True Crime Tuesday: Puppy Love Edition

Weird Tales, September 1942
Given the news currently dominating the media, I thought it would be a nice change of pace for today’s TCT to take a less-violent stance.

First up we have Michael Williams, a man who will never be considered a criminal mastermind, but who at least maintains a certain sort of persistence.

(The following quotes are all from

According to Otter Tail County Court records, Michael Wayne Williams, 20, broke into a trailer home, allegedly with the help of two others, and stole a 32-inch Vizio TV, video games and an economy size pack of Hot Pockets May 28.

The stolen items were left in a storage unit overnight before Williams and one other person drove to Pawn America in Fargo and sold the TV for $125.

How was this hungry Moriarty caught?

Police cracked the case after Williams failed to dispose of incriminating snack-food wrappers.

Yet, his life of crime was not behind him. What could possibly bring him back into the game? Love.

Puppy love.

A man called Fergus Falls police around 2:45 p.m., reporting that he observed Michael Wayne Williams break into his home […] Williams allegedly kicked in a door and took a puppy from the residence.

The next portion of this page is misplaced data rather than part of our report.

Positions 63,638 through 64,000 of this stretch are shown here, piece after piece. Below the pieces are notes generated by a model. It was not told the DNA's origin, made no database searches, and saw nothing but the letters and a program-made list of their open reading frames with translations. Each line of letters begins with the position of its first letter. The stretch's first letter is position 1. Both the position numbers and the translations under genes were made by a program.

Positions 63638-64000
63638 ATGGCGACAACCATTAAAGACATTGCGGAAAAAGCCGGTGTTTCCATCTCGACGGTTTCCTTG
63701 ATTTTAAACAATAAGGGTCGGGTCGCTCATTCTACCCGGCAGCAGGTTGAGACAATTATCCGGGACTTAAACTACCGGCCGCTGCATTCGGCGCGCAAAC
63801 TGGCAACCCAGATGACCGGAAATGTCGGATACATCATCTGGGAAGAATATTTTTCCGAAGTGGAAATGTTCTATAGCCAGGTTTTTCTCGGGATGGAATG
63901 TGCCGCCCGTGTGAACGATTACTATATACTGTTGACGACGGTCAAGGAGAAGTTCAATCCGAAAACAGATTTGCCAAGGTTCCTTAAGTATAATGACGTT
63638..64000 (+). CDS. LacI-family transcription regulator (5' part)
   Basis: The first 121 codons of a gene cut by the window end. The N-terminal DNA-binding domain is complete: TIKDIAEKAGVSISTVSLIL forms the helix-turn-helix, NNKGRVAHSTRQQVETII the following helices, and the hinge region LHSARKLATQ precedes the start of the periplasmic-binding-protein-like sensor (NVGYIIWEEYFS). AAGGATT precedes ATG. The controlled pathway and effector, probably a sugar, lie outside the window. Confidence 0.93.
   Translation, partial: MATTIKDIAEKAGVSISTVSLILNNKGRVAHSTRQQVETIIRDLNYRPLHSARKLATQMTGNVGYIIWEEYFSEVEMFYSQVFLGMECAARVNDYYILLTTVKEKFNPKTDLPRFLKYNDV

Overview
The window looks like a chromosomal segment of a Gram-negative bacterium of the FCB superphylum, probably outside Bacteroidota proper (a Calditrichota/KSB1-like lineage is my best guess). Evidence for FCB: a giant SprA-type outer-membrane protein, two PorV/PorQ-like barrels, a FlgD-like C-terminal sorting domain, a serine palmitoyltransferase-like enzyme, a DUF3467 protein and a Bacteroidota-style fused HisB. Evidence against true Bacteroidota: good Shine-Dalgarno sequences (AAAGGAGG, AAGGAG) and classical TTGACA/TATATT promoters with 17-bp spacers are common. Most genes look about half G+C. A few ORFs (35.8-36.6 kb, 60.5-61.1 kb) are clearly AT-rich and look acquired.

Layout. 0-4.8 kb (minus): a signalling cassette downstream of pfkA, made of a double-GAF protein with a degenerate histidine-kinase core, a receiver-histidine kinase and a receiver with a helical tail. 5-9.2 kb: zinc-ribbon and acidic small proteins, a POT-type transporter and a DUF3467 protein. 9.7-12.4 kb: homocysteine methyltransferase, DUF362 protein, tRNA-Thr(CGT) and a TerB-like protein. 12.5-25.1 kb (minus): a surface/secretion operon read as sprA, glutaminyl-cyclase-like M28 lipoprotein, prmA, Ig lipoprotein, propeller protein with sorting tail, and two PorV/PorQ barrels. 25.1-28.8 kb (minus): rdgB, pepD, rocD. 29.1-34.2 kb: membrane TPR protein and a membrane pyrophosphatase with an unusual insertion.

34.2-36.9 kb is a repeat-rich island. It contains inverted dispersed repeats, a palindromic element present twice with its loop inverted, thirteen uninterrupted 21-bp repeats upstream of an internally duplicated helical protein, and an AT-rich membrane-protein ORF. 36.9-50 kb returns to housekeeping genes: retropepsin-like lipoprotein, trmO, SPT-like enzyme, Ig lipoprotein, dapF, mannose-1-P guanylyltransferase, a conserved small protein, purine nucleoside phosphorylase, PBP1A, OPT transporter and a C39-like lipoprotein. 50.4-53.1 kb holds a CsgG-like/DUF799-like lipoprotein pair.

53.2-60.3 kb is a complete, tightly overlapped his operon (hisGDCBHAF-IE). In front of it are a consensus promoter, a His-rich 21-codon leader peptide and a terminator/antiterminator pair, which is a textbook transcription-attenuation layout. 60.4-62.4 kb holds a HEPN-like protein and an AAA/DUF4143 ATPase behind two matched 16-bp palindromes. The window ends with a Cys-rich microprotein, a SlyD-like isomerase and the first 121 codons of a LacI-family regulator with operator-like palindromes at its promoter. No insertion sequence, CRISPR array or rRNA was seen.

Williams was located by police at a relative’s home. The puppy was recovered[.]

Unfortunately, Michael isn’t the only dog fancier in the news these days, as proven by this article from

By the sound of it, Douglas Spink, a man who once made a fortune selling fitness catalogues to gyms, didn’t think he’d have to worry about animal cruelty charges in Whatcom County.

This, despite the fact law enforcement there had collected piles of evidence to suggest he operated a bizarre bestiality farm out of Sumas, Wash, and has already convicted and deported one man because of it.

As Caleb Hutton of the Bellingham Herald detailed, “four stallions, seven large-breed male dogs and a cage full of 13 mice, each coated in a lubricant” were seized from Spink’s home[.]


The charges seek to ban Spink from owning animals for life.

Ranch Romances, 1936